Thursday, January 10, 2013

Dad. Interupted

It’s January 10, 2013
Another long winter season is upon us. It’s that time of year when there is nothing really going on until Easter. A few scattered holidays for Presidents and leaders but nothing that lasts more than a day here and there. Something to break up the monotony of the bleak, grey winter outside and the bleak grey shroud in our hearts as we wait for the signs of Spring.
The Christmas Holiday is over and my daughter has returned to school. There is a normalcy to that for most people that divorced dads miss out on.
The Holidays get started in November, with the long Thanksgiving weekend. Then they race toward us and we have Christmas and New Years and then the kids go back to school and we resume the pace of the other 11 months of the year. There is a transition that starts to take place around mid-November. By Mid December, you are in full Christmas mode. Christmas is busy and overflowing with sights, sounds, smells, and family moments. Same with New Years. We visit family and friends and spend far more time together than usual. Then some time right after New Years day we feel ourselves sliding back into the routine of the rest of the year. It is a smooth transition and for intact families it is almost imperceptible.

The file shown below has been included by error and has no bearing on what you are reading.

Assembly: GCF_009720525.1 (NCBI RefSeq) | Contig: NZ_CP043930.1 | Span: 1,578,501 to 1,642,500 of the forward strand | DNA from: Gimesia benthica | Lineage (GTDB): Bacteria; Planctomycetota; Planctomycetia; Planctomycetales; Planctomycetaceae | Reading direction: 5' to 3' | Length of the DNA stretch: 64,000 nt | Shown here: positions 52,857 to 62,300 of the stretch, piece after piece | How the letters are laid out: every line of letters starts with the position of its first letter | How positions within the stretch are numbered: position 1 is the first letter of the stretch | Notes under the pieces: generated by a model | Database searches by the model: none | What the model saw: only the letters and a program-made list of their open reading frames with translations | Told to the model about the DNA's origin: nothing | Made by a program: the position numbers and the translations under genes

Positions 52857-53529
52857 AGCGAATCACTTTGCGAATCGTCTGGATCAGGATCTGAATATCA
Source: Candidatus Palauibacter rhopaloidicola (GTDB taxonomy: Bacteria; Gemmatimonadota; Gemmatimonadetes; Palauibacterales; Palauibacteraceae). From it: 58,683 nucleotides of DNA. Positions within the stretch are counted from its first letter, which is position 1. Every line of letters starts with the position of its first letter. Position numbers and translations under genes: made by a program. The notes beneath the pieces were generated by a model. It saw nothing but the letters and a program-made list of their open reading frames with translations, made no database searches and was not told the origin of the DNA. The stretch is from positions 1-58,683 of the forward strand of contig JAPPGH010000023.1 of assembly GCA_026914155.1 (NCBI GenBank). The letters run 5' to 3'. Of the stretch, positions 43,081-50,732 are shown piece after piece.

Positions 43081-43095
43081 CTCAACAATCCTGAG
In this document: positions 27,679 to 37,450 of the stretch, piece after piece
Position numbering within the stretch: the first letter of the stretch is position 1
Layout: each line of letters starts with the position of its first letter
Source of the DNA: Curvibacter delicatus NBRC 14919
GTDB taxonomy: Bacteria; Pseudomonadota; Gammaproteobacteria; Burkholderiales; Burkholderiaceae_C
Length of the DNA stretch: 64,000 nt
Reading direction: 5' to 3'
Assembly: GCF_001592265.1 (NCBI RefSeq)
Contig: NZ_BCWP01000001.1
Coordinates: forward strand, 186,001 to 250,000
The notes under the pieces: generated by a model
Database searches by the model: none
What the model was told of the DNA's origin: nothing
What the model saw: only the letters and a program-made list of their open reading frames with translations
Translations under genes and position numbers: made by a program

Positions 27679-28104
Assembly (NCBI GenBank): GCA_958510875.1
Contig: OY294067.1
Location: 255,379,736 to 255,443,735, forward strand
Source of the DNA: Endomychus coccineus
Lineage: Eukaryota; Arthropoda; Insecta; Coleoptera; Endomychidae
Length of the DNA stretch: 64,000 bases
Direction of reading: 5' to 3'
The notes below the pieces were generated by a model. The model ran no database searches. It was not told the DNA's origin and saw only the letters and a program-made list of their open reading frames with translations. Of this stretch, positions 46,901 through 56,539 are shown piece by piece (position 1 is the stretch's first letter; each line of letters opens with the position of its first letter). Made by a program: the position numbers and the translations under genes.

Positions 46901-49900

However, for me, it’s staccato. It’s broken pieces linked together with cords of desperation and sadness. There is no smooth transition from School year to Thanksgiving to Christmas to New Years and back to school year. There is no thought of “She’s back in school and I’ll see her tonight at dinner”. For me…and for millions of dads like me…this Holiday period was jagged and broken. Pick her up for a weekend to make cookies and do our Christmas traditions. Take her back to her moms. Pick her up to go home to Wilmington for Christmas. Spend a few days with family, and then take her back to her mom’s. Instead of a smooth ebb and flow, it’s broken and irregular. It’s like those old movies where someone was sending a Telegram and they would be dictating to the telegrapher and at the end of each sentence instead of saying “period” they said, “Stop”. I found out that the reason you did it that way is that telegrams used to be sent using Morse Code and it takes more characters to send a punctuation mark than it does to write the word “Stop”.
My fatherhood reads like an old telegram… “Pick up my daughter. Stop. Spend a weekend. Stop Take her home. Stop. Go home for Christmas. Stop. Take her back to her mom’s. Stop” The time apart is infinitely more painful because there is no transition. She is simply here one moment and gone the next and she’ll be back in a week. 
But my father’s heart isn’t built like that. I think of her every single moment of every single day. I can’t begin to explain how I miss her when she is not with me or how it hurts when I see her rocketing toward adulthood and I have missed so much time.
I never get a real rhythm going. I never get the easy transition. I am a dad who spends much more time missing my daughter than being with her.
I cannot explain how badly that feels.

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